Gold is back in the spotlight as a hedge against uncertain times, with prices up by a fifth over the last six months. The price rally is being driven largely by central banks that are steadily adding to their gold reserves as insurance against geopolitical instability, high inflation and fluctuations in interest rates. Central banks’ purchases rose by 152%, to 1,136 tonnes, in 2022 and have continued this year as well, rising by 52 tonnes in February, the eleventh month of net purchases. The Reserve Bank of India, for its part, bought 3 tonnes in February, taking its reserves to 790.2 tonnes or 8% of the world’s gold reserves according to the World Gold Council.
Although gold no longer plays a direct role in the international monetary system, central banks are accumulating bullion due to the escalating risks due to the war in Ukraine and rising US-China trade tensions. Inclusive of the widening ambit of financial sanctions against Russia, more than 30% of all countries also face sanctions from the US, the EU, Japan and the UK, up from 10% in the early 1990s, according to a column in The Financial Times. In this milieu, it is but natural that central banks, especially of countries not aligned with the West, seek the safe haven of gold. The People’s Bank of China purchased 25 tonnes in February while the Central Bank of Turkiye added over 22 tonnes as a part of a buying spree over the last 15 months, according to the World Gold Council.
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India’s build-up of gold holdings, however, predates the geopolitical tensions due to the Ukraine war and is largely due to the heightened uncertainties in financial markets and compulsions of active reserve management. Around two-thirds of the RBI’s foreign currency assets are invested in securities, including US treasuries. So buying more gold—as it has been doing during the last three years, adding 137 tonnes from end-March 2020 to this February—helps diversify its portfolio of reserves, especially when yields on dollar-denominated securities are low. Interest rates in advanced countries have been on a declining trend over the last four decades and reached historic lows in many of them in 2020, as per RBI’s The Low Yield Environment and Forex Reserves Management report. Typically, gold has an inverse relationship with the US dollar: when the former rises, the latter dips in value, enabling central banks to shore up reserves. With the dollar weakening, thanks to the stimulus rolled out by the US Federal Reserve, RBI’s purchases reflect risk aversion in a low yield environment.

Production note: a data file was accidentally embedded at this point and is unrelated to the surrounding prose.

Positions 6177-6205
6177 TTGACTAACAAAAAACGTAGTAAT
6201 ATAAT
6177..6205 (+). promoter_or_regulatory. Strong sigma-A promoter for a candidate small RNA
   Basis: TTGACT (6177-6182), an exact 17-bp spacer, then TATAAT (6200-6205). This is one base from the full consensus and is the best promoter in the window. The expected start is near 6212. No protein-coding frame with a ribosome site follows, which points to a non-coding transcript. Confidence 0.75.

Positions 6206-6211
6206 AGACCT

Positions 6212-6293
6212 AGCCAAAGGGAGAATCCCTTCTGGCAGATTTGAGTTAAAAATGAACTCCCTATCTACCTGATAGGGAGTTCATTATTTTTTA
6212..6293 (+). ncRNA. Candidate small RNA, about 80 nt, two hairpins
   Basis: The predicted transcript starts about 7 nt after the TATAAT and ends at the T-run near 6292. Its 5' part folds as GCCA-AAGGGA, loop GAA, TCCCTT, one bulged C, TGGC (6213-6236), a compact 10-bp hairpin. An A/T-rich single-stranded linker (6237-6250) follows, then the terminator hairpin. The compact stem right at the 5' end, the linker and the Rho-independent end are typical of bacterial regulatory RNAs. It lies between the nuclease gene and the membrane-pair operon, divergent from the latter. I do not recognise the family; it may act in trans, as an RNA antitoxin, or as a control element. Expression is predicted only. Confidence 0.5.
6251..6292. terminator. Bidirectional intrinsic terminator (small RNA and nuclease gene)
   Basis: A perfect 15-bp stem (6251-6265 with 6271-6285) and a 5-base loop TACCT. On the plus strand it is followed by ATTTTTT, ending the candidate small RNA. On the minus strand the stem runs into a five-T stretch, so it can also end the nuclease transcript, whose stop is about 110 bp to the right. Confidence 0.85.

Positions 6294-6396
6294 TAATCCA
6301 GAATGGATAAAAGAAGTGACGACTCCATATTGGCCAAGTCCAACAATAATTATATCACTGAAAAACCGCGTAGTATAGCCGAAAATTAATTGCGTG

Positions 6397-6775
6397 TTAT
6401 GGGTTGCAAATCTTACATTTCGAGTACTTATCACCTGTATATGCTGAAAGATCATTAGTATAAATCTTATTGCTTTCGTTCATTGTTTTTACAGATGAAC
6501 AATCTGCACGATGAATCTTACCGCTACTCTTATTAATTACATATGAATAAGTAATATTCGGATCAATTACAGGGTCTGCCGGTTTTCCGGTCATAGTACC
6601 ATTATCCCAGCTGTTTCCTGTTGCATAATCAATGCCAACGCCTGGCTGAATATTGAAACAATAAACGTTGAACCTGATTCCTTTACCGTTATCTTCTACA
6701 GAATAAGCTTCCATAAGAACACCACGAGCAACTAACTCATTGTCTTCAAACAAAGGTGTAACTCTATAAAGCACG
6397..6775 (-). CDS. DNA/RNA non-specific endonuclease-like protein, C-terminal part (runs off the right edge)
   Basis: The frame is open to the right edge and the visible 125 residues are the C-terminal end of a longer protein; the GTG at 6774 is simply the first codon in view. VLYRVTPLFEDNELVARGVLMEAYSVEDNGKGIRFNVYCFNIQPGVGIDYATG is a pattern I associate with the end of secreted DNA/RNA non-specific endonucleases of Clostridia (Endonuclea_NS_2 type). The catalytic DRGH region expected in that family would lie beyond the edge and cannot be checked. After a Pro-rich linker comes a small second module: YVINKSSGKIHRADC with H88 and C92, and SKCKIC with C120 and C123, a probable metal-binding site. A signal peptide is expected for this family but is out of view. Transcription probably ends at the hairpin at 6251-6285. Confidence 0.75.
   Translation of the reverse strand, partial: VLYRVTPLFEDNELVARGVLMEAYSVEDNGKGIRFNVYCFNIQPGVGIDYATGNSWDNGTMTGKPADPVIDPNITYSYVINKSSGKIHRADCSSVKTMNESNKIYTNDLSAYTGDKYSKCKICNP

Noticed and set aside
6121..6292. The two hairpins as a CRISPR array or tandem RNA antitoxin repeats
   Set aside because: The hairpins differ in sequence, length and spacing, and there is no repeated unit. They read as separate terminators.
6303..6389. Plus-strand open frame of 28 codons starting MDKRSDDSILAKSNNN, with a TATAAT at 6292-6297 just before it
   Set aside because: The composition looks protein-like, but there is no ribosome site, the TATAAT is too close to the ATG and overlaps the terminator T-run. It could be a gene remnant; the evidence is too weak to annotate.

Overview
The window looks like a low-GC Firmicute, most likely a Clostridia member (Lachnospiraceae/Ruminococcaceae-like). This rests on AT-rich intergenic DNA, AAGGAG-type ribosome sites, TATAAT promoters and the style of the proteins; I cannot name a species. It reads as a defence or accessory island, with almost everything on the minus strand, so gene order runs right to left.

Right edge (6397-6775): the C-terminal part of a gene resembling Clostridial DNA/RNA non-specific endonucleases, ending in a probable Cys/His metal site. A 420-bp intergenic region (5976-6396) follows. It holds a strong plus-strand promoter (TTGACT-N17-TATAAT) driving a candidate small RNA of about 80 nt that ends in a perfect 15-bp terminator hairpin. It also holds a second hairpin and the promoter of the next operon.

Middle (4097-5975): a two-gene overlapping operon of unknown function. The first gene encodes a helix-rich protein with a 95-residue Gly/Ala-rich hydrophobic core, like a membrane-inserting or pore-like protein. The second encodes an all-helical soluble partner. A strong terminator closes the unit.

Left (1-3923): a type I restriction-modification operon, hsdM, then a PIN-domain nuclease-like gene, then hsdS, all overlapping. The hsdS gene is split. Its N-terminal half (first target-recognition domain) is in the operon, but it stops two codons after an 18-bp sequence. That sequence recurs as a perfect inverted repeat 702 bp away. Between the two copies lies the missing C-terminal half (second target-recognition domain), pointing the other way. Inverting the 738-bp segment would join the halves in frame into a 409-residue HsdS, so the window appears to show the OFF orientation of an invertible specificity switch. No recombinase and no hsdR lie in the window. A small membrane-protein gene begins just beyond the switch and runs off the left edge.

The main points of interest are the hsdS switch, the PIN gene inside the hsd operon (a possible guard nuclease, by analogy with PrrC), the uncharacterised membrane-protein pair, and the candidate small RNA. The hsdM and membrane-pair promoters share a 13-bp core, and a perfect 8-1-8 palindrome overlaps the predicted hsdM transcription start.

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Considering the adverse headwinds to global economic prospects, gold will remain central to the investment strategies of central banks, including the RBI’s. But there are limits to accumulating gold, especially if it begins to lose value. The big question is what will be the RBI’s stance when that happens? Will it then sell some of its gold? The problem is the emotions among most people of this country over gold sales. Look no further than the 1991 move to pledge gold that occasioned tremendous national angst. In sharp contrast, the move to buy 200 tonnes of gold from the IMF in 2009 was cheered. For now, however, the allure of this precious metal is in the ascendant because of heightened uncertainties.